Designer Spotlight via ConcreteLoop


Fashion legend ZELDA WYNN VALDES (1905 – 2001) was the first black designer and costumer to open her own shop, which was the first black-owned business on Broadway in 1948. Her sexy, hip-hugging designs have been worn by many popular, world famous entertainers such as recent CL History Spotlight Joyce BryantMarian Anderson,Josephine BakerElla FitzgeraldDorothy DandridgeMae WestRuby DeeEartha Kitt and Sarah Vaughan, among many others.

Born Zelda Wynn in 1905, she got her start in fashion creating outfits for her dolls as a child in Chambersburg, Pa., and began cutting out patterns from newspaper. She studied her grandmother’s work as a seamstress & also worked in her uncle’s tailoring shop. She offered to create a dress for her grandmother, who said she couldn’t because she was too tall & too big. Zelda did it anyway, and her grandmother loved it so much that she was buried in it.

Accentuating the female form, her work speaks for itself and often contained a mermaid quality starting off tight and fitting at the top and flaring with dramatic ruffles at the bottom.

“I just had a God-given talent for making people beautiful,” she told a New York Times reporter later in her career.

But it wasn’t a pleasant time when she landed her first job at a fancy clothier, she recalled in the same article. Some of the clients doubted her abilities as a young black woman, but Zelda was determined to show them what she could do. Over time, many had seen what she could do and wanted her to do the same for them. She opened her shop on Broadway and West 158th Street with her sister, Mary Barbour, who worked as her assistant while also supervising the staff.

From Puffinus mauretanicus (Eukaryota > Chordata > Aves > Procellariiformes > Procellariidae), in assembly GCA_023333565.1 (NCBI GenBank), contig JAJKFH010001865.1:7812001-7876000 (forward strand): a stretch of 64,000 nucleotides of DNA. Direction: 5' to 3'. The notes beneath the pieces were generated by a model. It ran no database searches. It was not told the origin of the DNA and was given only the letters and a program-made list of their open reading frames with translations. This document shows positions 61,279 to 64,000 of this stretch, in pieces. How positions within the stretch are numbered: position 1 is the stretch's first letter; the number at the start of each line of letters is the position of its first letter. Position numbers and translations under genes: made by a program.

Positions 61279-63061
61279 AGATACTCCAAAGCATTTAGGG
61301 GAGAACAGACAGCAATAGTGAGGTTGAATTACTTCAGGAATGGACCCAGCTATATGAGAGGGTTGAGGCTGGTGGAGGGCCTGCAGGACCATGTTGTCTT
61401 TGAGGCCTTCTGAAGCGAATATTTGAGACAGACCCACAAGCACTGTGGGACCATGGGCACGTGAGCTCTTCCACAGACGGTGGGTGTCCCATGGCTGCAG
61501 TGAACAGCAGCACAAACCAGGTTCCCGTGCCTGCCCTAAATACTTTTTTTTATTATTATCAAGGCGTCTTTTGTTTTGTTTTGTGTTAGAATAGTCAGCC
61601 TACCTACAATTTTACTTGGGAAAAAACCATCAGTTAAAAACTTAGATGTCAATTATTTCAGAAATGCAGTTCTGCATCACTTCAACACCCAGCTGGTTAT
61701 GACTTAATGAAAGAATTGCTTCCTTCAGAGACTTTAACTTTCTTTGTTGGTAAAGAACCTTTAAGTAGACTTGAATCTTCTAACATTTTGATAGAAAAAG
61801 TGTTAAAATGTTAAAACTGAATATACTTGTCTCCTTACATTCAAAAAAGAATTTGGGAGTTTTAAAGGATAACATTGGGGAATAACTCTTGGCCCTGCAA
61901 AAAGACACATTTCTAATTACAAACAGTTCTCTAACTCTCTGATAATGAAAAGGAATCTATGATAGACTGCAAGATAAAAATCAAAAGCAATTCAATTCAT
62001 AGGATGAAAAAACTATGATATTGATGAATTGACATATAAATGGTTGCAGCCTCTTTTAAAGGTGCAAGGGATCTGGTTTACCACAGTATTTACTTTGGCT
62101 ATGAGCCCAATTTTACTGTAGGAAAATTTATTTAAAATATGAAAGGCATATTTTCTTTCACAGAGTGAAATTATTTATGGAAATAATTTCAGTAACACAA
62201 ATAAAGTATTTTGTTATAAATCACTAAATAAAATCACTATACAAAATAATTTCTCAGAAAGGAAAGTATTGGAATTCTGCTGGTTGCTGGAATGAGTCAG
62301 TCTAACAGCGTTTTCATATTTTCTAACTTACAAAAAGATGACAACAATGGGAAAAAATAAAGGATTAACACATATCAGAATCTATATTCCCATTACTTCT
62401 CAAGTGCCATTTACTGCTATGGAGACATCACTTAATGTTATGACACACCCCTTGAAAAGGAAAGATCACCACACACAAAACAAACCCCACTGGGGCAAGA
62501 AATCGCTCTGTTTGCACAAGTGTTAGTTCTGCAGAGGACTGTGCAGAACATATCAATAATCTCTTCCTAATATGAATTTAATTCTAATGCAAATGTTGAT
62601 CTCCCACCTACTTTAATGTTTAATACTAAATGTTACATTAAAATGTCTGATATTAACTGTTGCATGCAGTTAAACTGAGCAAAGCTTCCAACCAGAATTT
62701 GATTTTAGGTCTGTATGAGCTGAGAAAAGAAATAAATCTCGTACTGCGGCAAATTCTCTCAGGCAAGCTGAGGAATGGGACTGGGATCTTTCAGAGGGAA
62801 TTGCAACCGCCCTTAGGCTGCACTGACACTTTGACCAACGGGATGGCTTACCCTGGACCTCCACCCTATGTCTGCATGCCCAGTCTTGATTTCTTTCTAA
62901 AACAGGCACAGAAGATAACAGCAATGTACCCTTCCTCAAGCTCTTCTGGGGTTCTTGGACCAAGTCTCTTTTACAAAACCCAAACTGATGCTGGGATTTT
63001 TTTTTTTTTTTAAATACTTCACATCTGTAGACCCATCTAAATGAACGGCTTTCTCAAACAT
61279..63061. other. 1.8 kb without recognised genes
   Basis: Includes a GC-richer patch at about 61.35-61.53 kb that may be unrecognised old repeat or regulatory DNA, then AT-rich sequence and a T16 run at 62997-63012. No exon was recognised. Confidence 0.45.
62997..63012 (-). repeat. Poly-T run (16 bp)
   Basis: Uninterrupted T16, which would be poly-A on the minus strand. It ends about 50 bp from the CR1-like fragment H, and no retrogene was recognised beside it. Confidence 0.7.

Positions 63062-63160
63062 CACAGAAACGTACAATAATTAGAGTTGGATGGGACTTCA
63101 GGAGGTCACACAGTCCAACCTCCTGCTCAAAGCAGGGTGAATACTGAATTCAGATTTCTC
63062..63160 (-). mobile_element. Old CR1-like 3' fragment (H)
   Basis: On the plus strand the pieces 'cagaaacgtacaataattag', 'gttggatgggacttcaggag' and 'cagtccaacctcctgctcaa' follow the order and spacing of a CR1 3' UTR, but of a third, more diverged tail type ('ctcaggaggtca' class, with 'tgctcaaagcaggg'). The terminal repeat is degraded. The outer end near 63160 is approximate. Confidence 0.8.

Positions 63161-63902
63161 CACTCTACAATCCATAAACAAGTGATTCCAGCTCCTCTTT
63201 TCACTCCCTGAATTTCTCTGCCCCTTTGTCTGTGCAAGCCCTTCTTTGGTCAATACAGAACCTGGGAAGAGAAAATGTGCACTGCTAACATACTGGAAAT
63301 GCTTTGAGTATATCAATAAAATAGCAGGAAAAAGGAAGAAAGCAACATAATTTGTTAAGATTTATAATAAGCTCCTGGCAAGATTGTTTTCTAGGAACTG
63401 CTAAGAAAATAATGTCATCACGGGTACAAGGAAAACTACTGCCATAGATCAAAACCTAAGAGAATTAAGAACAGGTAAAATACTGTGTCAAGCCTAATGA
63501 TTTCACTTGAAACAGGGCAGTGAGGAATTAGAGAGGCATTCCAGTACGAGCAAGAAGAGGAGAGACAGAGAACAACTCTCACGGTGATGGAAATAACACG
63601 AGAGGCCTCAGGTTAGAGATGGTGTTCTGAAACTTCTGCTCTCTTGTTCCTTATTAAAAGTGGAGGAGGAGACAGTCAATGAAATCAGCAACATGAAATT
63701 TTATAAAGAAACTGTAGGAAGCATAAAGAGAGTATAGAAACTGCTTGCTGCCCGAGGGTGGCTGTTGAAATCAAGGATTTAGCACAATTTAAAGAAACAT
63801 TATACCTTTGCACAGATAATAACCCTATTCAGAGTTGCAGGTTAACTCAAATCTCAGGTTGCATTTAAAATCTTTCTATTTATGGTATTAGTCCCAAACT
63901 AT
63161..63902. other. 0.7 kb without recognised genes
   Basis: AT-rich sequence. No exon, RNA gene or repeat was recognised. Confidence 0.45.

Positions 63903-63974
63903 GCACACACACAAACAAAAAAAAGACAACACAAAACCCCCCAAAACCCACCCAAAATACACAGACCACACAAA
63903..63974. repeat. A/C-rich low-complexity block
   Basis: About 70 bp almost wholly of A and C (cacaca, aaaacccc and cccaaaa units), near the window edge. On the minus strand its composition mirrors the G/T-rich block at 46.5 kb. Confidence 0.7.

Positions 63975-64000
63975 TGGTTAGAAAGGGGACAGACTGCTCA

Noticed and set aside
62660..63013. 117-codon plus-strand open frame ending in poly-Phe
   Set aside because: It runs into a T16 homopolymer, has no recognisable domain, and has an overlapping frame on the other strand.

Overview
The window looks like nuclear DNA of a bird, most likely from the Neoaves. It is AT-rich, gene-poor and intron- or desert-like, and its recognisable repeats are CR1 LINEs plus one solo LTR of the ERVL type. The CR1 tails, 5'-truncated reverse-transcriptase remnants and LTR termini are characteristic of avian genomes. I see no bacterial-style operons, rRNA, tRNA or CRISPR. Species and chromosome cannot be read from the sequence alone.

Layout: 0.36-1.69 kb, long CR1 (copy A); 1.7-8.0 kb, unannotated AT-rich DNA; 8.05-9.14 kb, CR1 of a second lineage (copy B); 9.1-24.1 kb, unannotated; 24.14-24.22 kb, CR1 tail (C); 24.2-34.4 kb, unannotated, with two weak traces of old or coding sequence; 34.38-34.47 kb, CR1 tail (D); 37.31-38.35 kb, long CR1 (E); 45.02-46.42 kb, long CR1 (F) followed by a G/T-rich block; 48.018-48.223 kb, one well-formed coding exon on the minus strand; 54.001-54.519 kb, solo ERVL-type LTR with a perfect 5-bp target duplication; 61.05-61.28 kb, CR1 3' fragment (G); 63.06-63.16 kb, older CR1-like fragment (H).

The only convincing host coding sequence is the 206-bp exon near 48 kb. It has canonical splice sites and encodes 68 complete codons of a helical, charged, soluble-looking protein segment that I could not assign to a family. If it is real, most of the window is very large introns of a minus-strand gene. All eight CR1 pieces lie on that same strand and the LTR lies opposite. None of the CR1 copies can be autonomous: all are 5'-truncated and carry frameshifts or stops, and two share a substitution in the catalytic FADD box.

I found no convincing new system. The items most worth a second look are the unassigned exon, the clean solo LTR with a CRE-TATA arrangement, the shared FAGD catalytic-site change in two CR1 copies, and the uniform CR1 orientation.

During the rise in her professional career she caught the attention of Hugh Hefner, who hired her to design the first Playboy Bunny costumes in the 1950s. Zelda also played an integral role in the formation of the National Association of Fashion and Accessory Designers, which has inspired many to continue with the vision and carry on the legacy of pursuing exciting careers in the fashion industry.

At 65, when most others were retiring, Arthur Mitchell, creator of the first black ballet company, asked her to design the uniforms for the Dance Theatre of HarlemShe designed costumes and supervised the wardrobe department for the dance troupe for well into her 90s, after closing her business at age 83 because of frequent travel and her sister’s illness and before retiring in 2000.

Zelda Wynn Valdes died at the age of 96 on Sept. 26, 2001, but her lasting contributions to fashion will live on forever.


Legendary singer Ella Fitzgerald in the 1940s wearing on of Zelda’s designs.

Zelda spoke of designing for Ella in one of her last interviews with the NY Times, saying:

“I only fit her once in 12 years. I had to do everything by imagination for her. She liked fancy clothes with beads and appliques.”


Singer/actress Dorothy Dandridge. Zelda was her go-to designer!

30s, 40s, 50s Sex symbol Mae West Zelda was one of Mae’s favorite designers because she knew how to accentuate the curves.

Hugh Hefner and the playboy bunnies.Costumes by Zelda.

& More photos of singer Joyce Bryant modeling Zelda’s work in 1953

Special thanx to Judy Tyrus, the Archives Curator at Dance Theatre of Harlem for allowing us to use the top image of Zelda at work in her studio. We really appreciate all of your help!!

CREDITS/REFERENCES: NY Times // Wikipedia // Black Fashion // Sparkle Shock // SOME PHOTOS BY: CARL VAN VETCHEN


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Categories: Fashion

Author:The Urban Class Boutique


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